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dc.contributor.authorBaka, Sofia
dc.contributor.authorRanson, Malcolm R
dc.contributor.authorLorigan, Paul C
dc.contributor.authorDanson, Sarah
dc.contributor.authorLinton, Kim M
dc.contributor.authorHoogendam, I
dc.contributor.authorMettinger, K
dc.contributor.authorThatcher, Nick
dc.date.accessioned2009-07-29T12:42:43Z
dc.date.available2009-07-29T12:42:43Z
dc.date.issued2005-07
dc.identifier.citationA phase II trial with RFS2000 (rubitecan) in patients with advanced non-small cell lung cancer. 2005, 41 (11):1547-50 Eur. J. Canceren
dc.identifier.issn0959-8049
dc.identifier.pmid16026691
dc.identifier.doi10.1016/j.ejca.2005.03.009
dc.identifier.urihttp://hdl.handle.net/10541/75848
dc.description.abstractRubitecan (RFS2000, 9 nitrocamptothecin,) is a new oral topoisomerase I inhibitor. We report a phase II, single-arm, open-label study of RFS2000 as first line treatment for non-small cell lung cancer (NSCLC). Seventeen treatment-naïve patients with stage IIIB (9/17) and IV (8/17) NSCLC (11 male and 6 female) were treated, the median age was 62 years (range 52-86), and the majority of patients (14/17) were of performance status 1. RFS2000 was given orally, daily for 5 days, repeated every week. The starting dose was 1.5 mg/m(2)/day, and dose adjustment was permitted based upon toxicity. Fifteen patients had a dose escalation to 1.75 mg/m(2)/day and 7 had a second dose escalation to the protocol maximum level of 2.0 mg/m(2)/day. RFS2000 was tolerated well. Almost all adverse events were grade 1 and 2. The most frequently encountered adverse events were diarrhoea, nausea, anorexia, and lethargy. Neutropenia and thrombocytopenia were not observed in any patient. There were no responders to RFS2000 treatment, 10 patients had stable disease as their best response, whilst five had tumour progression. Two patients were not assessable for tumour response. The median survival time was 257 days (95% CI = 222-352). RFS2000 appears to be inactive at dose levels of 1.5-2.0 mg/m(2)/day in advanced NSCLC patients. Since only mild toxicity and no myelosuppression were encountered, these dose level are too low for this treatment-naïve patient population with NSCLC. Further studies at an increased dose would be required to identify whether this agent has merit in the treatment of NSCLC.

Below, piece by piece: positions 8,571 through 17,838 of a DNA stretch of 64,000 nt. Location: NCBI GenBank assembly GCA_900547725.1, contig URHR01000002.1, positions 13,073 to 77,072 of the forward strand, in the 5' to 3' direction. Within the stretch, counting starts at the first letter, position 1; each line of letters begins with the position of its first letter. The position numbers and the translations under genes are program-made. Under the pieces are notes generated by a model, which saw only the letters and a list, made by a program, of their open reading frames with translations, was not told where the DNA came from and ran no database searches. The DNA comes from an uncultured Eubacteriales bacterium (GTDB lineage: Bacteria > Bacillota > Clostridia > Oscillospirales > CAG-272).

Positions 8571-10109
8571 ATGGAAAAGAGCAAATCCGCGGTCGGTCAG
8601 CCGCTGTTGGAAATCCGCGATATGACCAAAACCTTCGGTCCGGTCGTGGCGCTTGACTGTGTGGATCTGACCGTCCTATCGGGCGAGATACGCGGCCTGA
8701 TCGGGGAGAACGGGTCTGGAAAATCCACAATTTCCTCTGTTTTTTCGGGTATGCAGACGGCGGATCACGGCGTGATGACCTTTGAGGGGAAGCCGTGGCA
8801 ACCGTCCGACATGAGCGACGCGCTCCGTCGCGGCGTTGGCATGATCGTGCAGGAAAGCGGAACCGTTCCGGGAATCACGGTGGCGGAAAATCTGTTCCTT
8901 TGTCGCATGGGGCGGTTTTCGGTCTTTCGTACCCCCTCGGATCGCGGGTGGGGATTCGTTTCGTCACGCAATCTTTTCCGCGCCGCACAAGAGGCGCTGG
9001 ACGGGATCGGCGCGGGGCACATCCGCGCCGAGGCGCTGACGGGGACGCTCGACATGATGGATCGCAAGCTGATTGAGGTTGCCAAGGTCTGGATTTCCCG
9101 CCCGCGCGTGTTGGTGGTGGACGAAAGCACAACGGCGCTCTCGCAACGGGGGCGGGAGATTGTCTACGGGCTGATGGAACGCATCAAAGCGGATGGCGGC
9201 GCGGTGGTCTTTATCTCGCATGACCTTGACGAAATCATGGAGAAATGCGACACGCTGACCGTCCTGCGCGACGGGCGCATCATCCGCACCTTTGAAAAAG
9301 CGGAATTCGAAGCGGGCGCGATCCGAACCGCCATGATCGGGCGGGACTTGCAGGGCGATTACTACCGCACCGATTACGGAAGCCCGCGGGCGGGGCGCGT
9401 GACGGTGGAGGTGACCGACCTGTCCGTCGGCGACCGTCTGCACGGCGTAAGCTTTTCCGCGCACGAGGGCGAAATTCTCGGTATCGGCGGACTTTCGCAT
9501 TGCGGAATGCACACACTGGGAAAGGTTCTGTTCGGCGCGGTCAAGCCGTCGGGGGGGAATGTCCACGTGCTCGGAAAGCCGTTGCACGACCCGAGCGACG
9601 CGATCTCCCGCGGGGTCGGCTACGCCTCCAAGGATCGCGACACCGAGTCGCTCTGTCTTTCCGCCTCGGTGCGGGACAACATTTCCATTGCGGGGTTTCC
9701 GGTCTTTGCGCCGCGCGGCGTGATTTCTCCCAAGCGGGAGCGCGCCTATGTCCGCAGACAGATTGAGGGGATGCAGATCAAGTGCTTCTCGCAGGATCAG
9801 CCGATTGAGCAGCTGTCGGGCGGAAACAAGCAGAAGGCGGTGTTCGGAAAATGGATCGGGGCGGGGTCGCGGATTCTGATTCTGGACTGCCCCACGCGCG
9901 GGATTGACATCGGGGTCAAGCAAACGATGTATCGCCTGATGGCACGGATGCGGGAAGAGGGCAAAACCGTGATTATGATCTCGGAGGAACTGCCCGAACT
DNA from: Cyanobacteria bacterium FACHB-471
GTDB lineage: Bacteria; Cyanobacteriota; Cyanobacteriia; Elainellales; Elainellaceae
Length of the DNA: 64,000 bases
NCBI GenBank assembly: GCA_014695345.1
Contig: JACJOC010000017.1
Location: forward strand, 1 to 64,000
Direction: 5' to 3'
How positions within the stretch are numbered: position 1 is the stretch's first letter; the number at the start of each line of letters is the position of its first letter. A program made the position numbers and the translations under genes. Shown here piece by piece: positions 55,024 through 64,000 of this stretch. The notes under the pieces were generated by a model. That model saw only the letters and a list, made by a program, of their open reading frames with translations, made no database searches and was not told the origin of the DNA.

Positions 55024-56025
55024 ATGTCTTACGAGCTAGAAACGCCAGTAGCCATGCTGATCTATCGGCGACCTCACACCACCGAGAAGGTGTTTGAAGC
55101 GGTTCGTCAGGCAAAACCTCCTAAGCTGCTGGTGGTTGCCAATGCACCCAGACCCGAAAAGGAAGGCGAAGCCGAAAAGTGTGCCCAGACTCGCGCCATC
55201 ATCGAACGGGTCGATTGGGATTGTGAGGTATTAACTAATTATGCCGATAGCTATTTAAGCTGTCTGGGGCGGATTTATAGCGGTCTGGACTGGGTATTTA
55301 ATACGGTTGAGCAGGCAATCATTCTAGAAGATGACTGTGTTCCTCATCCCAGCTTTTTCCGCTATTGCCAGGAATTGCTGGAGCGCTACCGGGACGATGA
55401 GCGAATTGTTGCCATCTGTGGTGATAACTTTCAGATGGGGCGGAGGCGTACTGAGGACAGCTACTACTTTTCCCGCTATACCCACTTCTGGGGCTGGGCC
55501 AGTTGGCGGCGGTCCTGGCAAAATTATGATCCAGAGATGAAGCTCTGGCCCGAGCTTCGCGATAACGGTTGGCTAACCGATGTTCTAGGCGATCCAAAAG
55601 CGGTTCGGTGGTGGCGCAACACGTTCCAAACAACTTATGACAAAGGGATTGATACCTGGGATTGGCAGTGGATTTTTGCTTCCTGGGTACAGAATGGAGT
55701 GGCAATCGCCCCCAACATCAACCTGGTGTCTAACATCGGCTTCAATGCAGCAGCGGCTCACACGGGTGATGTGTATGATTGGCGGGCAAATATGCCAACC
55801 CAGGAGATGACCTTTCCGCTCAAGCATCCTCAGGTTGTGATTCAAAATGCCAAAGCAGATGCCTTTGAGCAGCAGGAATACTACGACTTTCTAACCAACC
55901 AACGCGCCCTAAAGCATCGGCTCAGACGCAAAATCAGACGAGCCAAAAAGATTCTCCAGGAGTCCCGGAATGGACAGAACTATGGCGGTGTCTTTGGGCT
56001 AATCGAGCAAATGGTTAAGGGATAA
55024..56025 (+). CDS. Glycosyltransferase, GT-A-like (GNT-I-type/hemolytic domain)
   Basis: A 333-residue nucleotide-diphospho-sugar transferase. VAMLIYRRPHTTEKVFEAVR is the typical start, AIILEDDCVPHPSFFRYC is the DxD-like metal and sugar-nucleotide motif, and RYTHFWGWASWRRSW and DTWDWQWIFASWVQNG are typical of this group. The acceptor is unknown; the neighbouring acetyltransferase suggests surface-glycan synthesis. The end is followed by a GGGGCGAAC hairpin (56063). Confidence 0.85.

dc.language.isoenen
dc.subjectLung Canceren
dc.subject.meshAdult
dc.subject.meshAged
dc.subject.meshAged, 80 and over
dc.subject.meshAntineoplastic Agents
dc.subject.meshCamptothecin
dc.subject.meshCarcinoma, Non-Small-Cell Lung
dc.subject.meshFemale
dc.subject.meshHumans
dc.subject.meshLung Neoplasms
dc.subject.meshMale
dc.subject.meshMiddle Aged
dc.subject.meshSurvival Analysis
dc.titleA phase II trial with RFS2000 (rubitecan) in patients with advanced non-small cell lung cancer.en
dc.typeArticleen
dc.contributor.departmentDepartment of Medical Oncology, Christie Hospital NHS Trust, Manchester, UK. sofia.baka@christie-tr.nwest.nhs.uken
dc.identifier.journalEuropean Journal of Canceren
html.description.abstractRubitecan (RFS2000, 9 nitrocamptothecin,) is a new oral topoisomerase I inhibitor. We report a phase II, single-arm, open-label study of RFS2000 as first line treatment for non-small cell lung cancer (NSCLC). Seventeen treatment-naïve patients with stage IIIB (9/17) and IV (8/17) NSCLC (11 male and 6 female) were treated, the median age was 62 years (range 52-86), and the majority of patients (14/17) were of performance status 1. RFS2000 was given orally, daily for 5 days, repeated every week. The starting dose was 1.5 mg/m(2)/day, and dose adjustment was permitted based upon toxicity. Fifteen patients had a dose escalation to 1.75 mg/m(2)/day and 7 had a second dose escalation to the protocol maximum level of 2.0 mg/m(2)/day. RFS2000 was tolerated well. Almost all adverse events were grade 1 and 2. The most frequently encountered adverse events were diarrhoea, nausea, anorexia, and lethargy. Neutropenia and thrombocytopenia were not observed in any patient. There were no responders to RFS2000 treatment, 10 patients had stable disease as their best response, whilst five had tumour progression. Two patients were not assessable for tumour response. The median survival time was 257 days (95% CI = 222-352). RFS2000 appears to be inactive at dose levels of 1.5-2.0 mg/m(2)/day in advanced NSCLC patients. Since only mild toxicity and no myelosuppression were encountered, these dose level are too low for this treatment-naïve patient population with NSCLC. Further studies at an increased dose would be required to identify whether this agent has merit in the treatment of NSCLC.


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